‘Asher Lev’ paints on a rich theatrical palette
A theatre review by John Busbee/Culture Buzz
March 22, 2015
Pulling from the pages of pop culture a few decades ago and the tsunami-like success of Chaim Potok’s novel, “My Name Is Asher Lev,” StageWest Theatre Company presents the stage adaptation of this great story. StageWest shows that the core of this engaging story has a timeless appeal which still holds its audience while delivering its heartfelt story. Imbedded within the intimacy of the Kum & Go Theater space, on a stage glowing in warm tones, this story resonates with a special energy.
Potok’s mastery of storytelling first captured international acclaim through “The Chosen,” followed a few years later by this story. Steeped in tradition and faith, “My Name is Asher Lev” follows the struggle of Asher as he wrestles with the traditions of his Hasidic faith and the irresistible yearnings to be an artist. This stage version of Potok’s classic story resonates with its audiences, regardless of anyone’s religious heritage.
Aaron Posner’s stage adaptation firmly grasps the core issues at play, rewarding its audiences with a cerebral, yet visceral, cultural journey all will recognize. Bringing this story into the realm of live theater captures an essence not fully manifest in the book, giving those who experience this journey plenty of interpretive fodder to digest.
A trio of StageWest newcomers – Andrew Rubenbauer in the title role, Greg Blumhagen playing the men roles, and Laura Sparks playing the women roles – brings a wealth of performing experience to this production. Under Michael Tallman’s nurturing and insightful direction, this ensemble elevates this fluid, shifting story from script to stage with a special energy. Tallman further enhances his show through a unified team headed by another talented trio, scenic designer, April Zingler, lighting designer, Drew David Kleckner Vander Werff, and sound/video designer, Christopher J. Williams. These three deserve a special tip of the hat for creating a cohesive look and feel for Tallman’s vision. Further enhanced by costuming (Jill Lindeman) and makeup/hair/wig (Cindy Hummel). This blending of great ingredients provides the audience a masterful feast for the discerning cultural consumer.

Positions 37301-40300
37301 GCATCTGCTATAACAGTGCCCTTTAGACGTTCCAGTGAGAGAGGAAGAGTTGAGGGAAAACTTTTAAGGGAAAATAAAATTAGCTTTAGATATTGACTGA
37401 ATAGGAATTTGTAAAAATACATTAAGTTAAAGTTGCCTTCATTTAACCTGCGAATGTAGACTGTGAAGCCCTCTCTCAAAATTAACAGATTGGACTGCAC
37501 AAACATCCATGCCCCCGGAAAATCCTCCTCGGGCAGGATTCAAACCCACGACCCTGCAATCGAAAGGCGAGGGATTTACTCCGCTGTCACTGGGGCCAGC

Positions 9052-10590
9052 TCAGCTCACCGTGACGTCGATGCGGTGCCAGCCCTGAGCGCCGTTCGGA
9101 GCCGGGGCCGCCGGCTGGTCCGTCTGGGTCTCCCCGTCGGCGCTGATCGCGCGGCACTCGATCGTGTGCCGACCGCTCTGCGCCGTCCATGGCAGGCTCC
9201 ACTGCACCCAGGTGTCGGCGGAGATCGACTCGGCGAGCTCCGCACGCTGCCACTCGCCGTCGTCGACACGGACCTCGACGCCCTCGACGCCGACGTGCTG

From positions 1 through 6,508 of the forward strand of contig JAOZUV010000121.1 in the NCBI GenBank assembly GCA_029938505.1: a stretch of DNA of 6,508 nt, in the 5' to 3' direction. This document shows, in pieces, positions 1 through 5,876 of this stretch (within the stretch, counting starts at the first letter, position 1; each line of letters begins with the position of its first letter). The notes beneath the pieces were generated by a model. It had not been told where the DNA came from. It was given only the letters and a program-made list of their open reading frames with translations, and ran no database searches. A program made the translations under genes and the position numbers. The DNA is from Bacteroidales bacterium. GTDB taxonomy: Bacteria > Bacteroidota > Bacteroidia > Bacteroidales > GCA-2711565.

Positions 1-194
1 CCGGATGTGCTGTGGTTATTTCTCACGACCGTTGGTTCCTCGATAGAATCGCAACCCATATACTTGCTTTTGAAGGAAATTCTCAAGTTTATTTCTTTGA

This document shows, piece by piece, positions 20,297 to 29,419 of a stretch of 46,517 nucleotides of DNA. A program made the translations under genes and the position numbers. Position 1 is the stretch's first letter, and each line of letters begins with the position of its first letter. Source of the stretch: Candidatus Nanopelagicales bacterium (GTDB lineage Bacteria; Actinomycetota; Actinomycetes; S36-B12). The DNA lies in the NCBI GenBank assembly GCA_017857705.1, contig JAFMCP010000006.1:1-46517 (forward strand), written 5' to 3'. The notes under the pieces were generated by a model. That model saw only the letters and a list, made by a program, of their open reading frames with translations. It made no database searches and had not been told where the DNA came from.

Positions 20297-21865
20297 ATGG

Greg Blumhagen brings a fine sense of Yiddish legacy to his many men’s roles. Sometimes wandering close to caricature, he thankfully doesn’t cross that line. His best role is as Jacob Kahn, the demanding mentor who understands the journey young Asher is travelling. As Kahn, Blumhagen opens the gateway into the world of art that has been beckoning Asher since his childhood. Playing the women’s roles, Laura Sparks does especially enticing work as Rivkeh Lev, Asher’s mother. Sparks captures the loving, nurturing role, continually being the family moderator between Asher and his father, Aryeh, while battling her own inner struggles. When Rivkeh’s brother is killed, Sparks brings a chilling haunted demeanor to her character, very ably conveyed.
As Asher Lev, Andrew Rubenbauer offers a steadfast vulnerability to his role, embracing the conflict tearing at his heart and soul. His many protestations contradict the passionate calling he has as he copes with faith, heritage, art and family. The greater sense of Asher’s destiny is brought to full, vibrant force through Rubenbauer’s performance.
Zingler’s carefully crafted scenic areas, done in wood tones with spare furnishings, guide the action through Tallman’s staging and Kleckner Vander Werff’s lighting. Add Williams’ meticulously inserted musical and sound elements, enhancing scenes and trending action, and a complete and gratifying cultural journey is captured. Posner’s choice to run his play without intermission gives those joining this journey the chance to fully appreciate the story’s overall arc. StageWest is to be applauded for bringing such a fresh new work to Greater Des Moines, as “My Name Is Asher Lev” was a recent critically acclaimed winner in New York City.